In the Spring of 2108, Australian Defence Minister Aub Ryman resigns from his post, committed to an alternative system for determining the sovereignty of nations that would end warfare forever. In order to lead this transformation he must first marry Queen Katie of Kamchatka, whose many fans throughout the world have given her the power to approve or remove governments to achieve her objectives under a system known as The New Game. Before he can assume his role as King, however, The Island Prince must first convince The Queen’s Ministers and the prestigious Kamchatka Parliament that he is indeed the right choice. On the ice, and with the world’s eyes upon them, they express their love for each other and reinforce their message for world peace.
MY FAVOURITE PROTAGONISTS
My favourite fictional protagonist would have to be Number Six from the 1967 TV series The Prisoner, which provided the inspiration for both of my books ‘The Island Prince’ and ‘The Island of Dreams’.
Number Six was a determined character who was forever incited to rebel against those who sought to suppress the freedom of the individual. At the end of the series he earned the respect of his captors as the ultimate revolutionary – one of a different kind from any that had gone before – to the point where he was invited to lead this mysterious organisation, the head of which (Number One) was never truly revealed.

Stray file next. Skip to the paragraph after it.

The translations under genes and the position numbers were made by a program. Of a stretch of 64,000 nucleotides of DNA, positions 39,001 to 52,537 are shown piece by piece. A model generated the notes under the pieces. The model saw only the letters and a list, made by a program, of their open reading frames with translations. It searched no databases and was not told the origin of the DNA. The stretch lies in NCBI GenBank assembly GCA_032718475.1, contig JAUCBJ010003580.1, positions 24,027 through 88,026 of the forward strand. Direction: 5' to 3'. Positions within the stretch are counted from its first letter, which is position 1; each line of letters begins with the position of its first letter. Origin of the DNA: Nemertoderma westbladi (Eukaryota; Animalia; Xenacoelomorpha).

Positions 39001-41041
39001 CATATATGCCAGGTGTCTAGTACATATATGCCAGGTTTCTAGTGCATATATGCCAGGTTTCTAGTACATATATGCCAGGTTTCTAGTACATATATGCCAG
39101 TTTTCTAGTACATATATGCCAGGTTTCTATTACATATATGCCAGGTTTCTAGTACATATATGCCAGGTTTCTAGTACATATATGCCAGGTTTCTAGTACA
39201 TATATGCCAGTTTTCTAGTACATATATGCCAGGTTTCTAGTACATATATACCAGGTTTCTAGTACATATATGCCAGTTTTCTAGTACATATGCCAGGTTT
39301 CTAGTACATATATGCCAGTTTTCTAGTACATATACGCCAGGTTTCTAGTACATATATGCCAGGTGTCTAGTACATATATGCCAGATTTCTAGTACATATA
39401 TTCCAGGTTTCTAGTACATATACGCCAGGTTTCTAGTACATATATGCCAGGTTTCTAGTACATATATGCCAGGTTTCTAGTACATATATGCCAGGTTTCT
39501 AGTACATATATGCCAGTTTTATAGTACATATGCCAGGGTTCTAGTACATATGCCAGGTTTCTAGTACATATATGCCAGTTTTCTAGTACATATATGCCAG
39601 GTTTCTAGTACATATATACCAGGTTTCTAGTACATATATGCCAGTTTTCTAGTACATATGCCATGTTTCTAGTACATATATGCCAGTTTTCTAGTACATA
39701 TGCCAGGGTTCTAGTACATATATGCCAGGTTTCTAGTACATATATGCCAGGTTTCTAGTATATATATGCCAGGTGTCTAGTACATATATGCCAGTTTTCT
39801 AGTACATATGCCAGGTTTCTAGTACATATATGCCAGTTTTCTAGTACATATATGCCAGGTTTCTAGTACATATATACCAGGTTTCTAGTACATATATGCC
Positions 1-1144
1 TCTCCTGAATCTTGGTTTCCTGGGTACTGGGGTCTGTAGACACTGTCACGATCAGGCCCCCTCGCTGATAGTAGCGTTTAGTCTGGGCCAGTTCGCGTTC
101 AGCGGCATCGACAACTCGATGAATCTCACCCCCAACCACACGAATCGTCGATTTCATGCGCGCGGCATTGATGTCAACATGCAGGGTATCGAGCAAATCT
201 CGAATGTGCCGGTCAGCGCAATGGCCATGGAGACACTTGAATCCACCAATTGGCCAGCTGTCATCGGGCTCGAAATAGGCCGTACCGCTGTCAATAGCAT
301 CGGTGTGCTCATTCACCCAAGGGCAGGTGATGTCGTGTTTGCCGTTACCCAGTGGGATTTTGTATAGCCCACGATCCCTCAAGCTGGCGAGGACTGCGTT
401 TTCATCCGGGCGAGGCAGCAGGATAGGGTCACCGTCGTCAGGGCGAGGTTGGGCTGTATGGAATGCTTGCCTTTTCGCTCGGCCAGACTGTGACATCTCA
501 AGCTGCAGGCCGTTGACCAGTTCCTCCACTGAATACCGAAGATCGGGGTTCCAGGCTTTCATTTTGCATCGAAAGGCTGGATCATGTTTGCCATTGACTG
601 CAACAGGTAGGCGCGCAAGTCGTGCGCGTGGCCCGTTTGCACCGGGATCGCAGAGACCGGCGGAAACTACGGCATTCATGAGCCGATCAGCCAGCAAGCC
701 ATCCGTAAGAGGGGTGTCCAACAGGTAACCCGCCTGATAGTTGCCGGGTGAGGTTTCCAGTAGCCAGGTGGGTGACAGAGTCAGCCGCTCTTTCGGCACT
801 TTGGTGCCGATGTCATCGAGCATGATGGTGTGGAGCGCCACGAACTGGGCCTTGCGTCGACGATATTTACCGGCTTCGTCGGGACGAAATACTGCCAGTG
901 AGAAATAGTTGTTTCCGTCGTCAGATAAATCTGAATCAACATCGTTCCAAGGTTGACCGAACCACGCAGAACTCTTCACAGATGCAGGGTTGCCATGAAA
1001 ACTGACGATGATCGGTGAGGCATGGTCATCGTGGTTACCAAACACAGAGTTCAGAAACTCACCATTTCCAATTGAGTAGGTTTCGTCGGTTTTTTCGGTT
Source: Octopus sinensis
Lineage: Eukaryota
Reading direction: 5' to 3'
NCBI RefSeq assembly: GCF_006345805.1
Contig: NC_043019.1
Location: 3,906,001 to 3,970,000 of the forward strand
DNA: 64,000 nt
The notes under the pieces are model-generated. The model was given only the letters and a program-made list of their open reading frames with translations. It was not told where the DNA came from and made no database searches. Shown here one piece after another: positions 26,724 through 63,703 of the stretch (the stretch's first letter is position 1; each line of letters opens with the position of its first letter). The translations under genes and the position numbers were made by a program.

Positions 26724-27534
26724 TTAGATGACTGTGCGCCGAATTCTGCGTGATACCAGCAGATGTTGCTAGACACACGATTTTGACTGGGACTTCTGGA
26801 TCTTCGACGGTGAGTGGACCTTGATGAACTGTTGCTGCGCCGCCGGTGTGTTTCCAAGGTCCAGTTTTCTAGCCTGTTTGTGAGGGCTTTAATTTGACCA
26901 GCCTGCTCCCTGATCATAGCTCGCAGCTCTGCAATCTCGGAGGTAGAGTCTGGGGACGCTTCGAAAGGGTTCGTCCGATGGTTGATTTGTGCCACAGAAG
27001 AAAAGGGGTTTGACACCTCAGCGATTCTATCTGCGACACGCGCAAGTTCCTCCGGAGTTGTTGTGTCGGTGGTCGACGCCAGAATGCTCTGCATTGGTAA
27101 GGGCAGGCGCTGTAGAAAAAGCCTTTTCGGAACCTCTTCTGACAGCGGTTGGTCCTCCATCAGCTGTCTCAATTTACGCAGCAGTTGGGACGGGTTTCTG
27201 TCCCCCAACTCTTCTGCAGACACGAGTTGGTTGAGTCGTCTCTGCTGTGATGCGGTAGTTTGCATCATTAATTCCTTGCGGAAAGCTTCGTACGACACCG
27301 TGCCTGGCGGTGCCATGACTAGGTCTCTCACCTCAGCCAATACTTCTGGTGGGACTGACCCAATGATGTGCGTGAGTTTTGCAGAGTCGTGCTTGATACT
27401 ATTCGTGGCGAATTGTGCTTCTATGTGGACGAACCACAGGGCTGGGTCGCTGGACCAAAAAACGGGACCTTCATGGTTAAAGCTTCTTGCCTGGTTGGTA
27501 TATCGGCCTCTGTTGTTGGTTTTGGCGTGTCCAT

The Prisoner still has a fan club today in the memory of Patrick McGoohan, who played this contentious character and provided the input for many of the ideas encapsulated in the series. The fan club meets annually in Portmeirion in North Wales where the series was set, and which features on the cover of The Island of Dreams, providing the backdrop for The Island. It was of course also the setting for the fictitious Village featured in The Prisoner.
In real life my favourite protagonists – if you could call them that – would have to be William Edwards Deming and Joseph Moses Juran. Both are now deceased, but their legacies have been carefully woven into both The Island Prince and The Island of Dreams.